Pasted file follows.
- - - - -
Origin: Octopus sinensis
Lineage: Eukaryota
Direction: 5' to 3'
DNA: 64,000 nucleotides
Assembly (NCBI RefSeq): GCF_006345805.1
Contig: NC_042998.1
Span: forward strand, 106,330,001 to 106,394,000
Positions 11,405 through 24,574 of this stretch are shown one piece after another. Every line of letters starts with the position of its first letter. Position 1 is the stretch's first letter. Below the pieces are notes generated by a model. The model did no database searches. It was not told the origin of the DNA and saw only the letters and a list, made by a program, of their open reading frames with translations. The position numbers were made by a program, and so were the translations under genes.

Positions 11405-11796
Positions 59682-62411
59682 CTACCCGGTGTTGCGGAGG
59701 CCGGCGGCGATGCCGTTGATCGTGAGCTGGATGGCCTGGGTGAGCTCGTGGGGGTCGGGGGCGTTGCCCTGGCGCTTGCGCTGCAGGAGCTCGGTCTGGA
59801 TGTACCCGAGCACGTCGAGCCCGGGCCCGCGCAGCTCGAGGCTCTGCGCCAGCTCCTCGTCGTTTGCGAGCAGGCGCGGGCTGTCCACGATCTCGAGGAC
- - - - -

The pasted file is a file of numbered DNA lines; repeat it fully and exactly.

Origin: Octopus sinensis
Lineage: Eukaryota
Direction: 5' to 3'
DNA: 64,000 nucleotides
Assembly (NCBI RefSeq): GCF_006345805.1
Contig: NC_042998.1
Span: forward strand, 106,330,001 to 106,394,000
Positions 11,405 through 24,574 of this stretch are shown one piece after another. Every line of letters starts with the position of its first letter. Position 1 is the stretch's first letter. Below the pieces are notes generated by a model. The model did no database searches. It was not told the origin of the DNA and saw only the letters and a list, made by a program, of their open reading frames with translations. The position numbers were made by a program, and so were the translations under genes.

Positions 11405-11796
Positions 59682-62411
59682 CTACCCGGTGTTGCGGAGG
59701 CCGGCGGCGATGCCGTTGATCGTGAGCTGGATGGCCTGGGTGAGCTCGTGGGGGTCGGGGGCGTTGCCCTGGCGCTTGCGCTGCAGGAGCTCGGTCTGGA
59801 TGTACCCGAGCACGTCGAGCCCGGGCCCGCGCAGCTCGAGGCTCTGCGCCAGCTCCTCGTCGTTTGCGAGCAGGCGCGGGCTGTCCACGATCTCGAGGAC